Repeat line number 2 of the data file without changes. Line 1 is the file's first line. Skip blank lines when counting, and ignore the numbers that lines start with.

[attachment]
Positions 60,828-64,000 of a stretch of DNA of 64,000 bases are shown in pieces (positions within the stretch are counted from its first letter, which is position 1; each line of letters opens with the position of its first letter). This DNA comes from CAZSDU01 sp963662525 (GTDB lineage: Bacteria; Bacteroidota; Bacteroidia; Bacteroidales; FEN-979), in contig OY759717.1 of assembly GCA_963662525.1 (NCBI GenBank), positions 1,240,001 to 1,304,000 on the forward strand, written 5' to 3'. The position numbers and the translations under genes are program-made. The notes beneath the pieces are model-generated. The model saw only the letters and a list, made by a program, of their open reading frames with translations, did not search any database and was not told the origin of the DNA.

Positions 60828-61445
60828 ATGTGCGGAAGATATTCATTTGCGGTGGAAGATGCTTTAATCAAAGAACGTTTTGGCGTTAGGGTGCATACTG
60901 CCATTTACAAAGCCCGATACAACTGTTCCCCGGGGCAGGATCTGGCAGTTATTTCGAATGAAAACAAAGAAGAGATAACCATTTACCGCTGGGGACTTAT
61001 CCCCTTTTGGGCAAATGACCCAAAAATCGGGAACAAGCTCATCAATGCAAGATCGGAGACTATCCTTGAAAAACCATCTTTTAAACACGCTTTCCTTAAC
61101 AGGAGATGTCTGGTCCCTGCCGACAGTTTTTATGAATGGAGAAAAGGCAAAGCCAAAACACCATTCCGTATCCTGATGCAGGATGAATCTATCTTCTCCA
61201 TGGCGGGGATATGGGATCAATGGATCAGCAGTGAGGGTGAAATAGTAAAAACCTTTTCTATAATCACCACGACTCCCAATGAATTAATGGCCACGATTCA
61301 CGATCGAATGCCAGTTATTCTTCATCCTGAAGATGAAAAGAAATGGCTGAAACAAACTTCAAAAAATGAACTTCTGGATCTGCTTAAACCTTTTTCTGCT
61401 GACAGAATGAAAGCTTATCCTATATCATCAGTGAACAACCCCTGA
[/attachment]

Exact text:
Positions 60828-61445